The truth is that Monster has been a gut-wrenching nightmare to own over the last 20 years. It traded below its previous all-time high on 94% of days during that period. On average, its stock was 26% below its high of the previous two years. It suffered four separate drops of 50% or more. It lost more than two-thirds of its value twice, and more than three-quarters once.

That’s how the stock market works.

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Reblog: Beyond Buffett: How To Build Wealth Copying 9 Other Value Stock Pickers


Santa knocks on all our doors not once, but four times a year. During his off-season, he reliably shows up bearing profitable gifts on February 14th, May 15th, August 14th and November 14th. These are the deadlines for 13-F filings with the SEC.

The “13-F” is a quarterly disclosure required of all individuals and entities who have $100 million or more invested in US equity markets. The 13-F is due within 45 days of quarter-end and lists the updated stock positions of the managers. These filings are publicly available at no charge to anyone. Websites like Dataroma make it a breeze to track the picks of various value investors. There is such a thing as a free lunch.

Non-believers will complain that buying these picks after a multi-month delay simply can’t work because markets are too efficient. Well… not so fast. A 2008 study by Professors Gerald Martin and John Puthenpurackal entitled, Imitation is the Sincerest Form of Flattery, cloned Berkshire Hathaway’s equity portfolio between 1976 and 2006 by investing in the positions with a substantial delay. Their cloned portfolio always bought (or sold) on the last trading day of the month that it was publicly disclosed that Buffett had bought a new stock or lightened up on an existing one.

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Reblog: Diversification Or Concentration? Quotes From Some Of The Best Investors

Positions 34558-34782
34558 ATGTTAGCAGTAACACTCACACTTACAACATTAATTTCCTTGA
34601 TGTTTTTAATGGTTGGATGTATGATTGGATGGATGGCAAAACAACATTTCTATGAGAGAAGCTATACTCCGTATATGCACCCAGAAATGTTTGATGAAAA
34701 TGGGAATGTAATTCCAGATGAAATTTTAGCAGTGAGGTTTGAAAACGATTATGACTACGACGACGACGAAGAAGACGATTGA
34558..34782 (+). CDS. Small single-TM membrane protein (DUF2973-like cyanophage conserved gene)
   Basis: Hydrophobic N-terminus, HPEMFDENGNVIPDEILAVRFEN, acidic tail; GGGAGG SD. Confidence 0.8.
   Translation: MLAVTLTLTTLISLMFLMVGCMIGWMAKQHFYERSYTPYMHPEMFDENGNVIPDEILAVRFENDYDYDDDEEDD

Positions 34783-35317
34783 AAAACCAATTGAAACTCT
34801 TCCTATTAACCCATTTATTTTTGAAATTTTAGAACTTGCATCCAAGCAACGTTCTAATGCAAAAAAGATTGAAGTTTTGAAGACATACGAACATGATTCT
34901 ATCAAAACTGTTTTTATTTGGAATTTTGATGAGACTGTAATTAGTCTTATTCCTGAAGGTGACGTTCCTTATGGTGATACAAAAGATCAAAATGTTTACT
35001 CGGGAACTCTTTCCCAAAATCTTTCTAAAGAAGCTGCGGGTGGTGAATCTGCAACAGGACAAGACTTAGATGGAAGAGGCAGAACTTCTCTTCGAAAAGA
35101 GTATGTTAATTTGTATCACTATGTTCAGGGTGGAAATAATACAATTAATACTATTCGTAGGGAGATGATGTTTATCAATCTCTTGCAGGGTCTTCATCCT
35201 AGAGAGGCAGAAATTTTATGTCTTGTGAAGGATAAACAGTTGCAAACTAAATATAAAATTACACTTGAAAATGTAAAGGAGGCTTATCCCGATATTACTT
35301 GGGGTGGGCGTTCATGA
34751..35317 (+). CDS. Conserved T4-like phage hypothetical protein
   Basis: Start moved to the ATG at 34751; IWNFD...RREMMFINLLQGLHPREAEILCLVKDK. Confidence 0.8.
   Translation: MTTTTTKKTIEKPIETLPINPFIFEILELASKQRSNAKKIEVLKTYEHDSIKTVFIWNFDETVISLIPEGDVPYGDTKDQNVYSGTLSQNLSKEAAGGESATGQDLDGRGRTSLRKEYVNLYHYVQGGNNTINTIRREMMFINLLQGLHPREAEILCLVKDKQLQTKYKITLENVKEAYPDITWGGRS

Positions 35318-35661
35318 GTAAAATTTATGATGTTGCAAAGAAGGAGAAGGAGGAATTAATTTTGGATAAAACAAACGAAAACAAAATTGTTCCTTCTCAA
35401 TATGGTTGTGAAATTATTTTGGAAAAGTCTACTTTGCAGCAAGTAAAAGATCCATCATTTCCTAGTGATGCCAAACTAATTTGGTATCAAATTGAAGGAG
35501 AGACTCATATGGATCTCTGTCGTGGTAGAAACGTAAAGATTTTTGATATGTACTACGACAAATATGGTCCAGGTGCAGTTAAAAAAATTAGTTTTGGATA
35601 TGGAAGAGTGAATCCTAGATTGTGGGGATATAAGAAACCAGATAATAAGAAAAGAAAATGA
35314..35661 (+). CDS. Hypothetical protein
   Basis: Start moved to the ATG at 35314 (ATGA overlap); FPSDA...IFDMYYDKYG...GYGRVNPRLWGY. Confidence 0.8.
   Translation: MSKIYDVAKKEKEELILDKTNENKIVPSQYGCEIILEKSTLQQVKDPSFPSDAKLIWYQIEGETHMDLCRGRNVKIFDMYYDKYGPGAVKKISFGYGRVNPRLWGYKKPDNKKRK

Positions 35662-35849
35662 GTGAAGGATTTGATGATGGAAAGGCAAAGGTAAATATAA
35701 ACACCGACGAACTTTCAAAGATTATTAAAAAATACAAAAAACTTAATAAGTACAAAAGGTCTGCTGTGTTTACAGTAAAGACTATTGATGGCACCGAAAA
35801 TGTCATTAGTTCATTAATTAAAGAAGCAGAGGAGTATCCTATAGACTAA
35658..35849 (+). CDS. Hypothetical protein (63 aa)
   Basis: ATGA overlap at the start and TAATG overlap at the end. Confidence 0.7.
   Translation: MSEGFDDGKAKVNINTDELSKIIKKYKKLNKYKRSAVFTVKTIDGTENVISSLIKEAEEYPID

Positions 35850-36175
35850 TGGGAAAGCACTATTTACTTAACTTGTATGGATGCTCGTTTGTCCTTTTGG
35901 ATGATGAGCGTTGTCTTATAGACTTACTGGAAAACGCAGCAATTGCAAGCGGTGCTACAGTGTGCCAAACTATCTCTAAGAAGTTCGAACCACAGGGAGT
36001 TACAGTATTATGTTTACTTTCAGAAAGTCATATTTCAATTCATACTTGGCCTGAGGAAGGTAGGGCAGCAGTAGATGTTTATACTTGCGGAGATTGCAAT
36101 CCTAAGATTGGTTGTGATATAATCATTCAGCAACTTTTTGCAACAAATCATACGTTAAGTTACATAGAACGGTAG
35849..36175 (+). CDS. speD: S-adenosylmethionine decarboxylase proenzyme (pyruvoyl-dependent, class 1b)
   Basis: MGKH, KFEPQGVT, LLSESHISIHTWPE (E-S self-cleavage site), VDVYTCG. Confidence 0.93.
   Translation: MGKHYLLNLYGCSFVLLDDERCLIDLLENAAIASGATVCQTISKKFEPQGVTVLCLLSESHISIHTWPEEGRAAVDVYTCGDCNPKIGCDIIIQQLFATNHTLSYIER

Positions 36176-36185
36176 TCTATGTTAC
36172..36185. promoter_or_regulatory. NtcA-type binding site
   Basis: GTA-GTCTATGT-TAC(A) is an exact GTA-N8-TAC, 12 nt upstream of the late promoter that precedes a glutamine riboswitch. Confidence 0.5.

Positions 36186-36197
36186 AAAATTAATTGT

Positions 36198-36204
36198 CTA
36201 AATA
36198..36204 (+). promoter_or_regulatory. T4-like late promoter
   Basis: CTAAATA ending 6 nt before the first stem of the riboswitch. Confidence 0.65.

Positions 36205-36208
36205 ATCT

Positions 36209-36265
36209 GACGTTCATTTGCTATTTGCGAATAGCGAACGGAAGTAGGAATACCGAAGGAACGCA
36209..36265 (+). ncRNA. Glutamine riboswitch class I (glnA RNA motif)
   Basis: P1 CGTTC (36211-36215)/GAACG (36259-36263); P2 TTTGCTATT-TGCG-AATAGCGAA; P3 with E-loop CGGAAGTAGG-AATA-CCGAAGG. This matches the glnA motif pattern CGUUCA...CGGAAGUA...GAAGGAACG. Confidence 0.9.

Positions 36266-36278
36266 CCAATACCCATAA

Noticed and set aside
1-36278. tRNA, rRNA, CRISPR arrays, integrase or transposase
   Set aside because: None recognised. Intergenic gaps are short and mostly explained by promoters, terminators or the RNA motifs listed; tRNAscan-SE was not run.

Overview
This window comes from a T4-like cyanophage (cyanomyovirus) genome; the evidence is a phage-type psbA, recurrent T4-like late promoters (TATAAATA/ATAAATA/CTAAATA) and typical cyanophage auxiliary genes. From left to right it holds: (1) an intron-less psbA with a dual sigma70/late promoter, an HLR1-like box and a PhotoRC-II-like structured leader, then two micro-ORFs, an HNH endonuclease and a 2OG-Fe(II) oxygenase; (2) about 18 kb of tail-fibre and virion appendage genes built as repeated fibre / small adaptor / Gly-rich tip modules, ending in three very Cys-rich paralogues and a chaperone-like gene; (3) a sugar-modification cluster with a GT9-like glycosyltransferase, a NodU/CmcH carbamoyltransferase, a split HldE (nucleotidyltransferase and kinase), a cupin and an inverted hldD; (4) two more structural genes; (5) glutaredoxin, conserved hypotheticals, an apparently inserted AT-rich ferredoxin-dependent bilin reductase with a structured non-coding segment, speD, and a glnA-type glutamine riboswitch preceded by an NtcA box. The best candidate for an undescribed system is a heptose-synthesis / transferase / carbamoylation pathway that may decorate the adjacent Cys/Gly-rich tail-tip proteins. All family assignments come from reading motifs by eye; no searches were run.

“There is one other rule you ought to keep in mind and that is to concentrate, and not only in the Zen sense. Sweet are the uses of diversity, but only if you want to end up in the middle of an average”  Adam Smith, the Money Game 1968

“Statistical analysis shows that security-specific risk is adequately diversified after 14 names in different industries, and the incremental benefit of each additional holding is negligible. We own 18-22 companies to allow us to be amply diversified but have the flexibility to overweight a name or own more than one business within an industry.” Mason Hawkins

“Empirical testing has proved beyond a reasonable doubt that the “riskiness” of a portfolio of 12-15 diverse companies is little greater than one loaded with a hundred or more” Frank Martin

“If you can identify six wonderful businesses, that is all the diversification you need. And you will make a lot of money. And I can guarantee that going into a seventh one instead of putting more money into your first one is gotta be a terrible mistake. Very few people have gotten rich on their seventh best idea. But a lot of people have gotten rich with their best idea. So I would say for anyone working with normal capital who really knows the businesses they have gone into, six is plenty, and I probably have half of what I like best. I don‘t diversify personally. ” Warren Buffett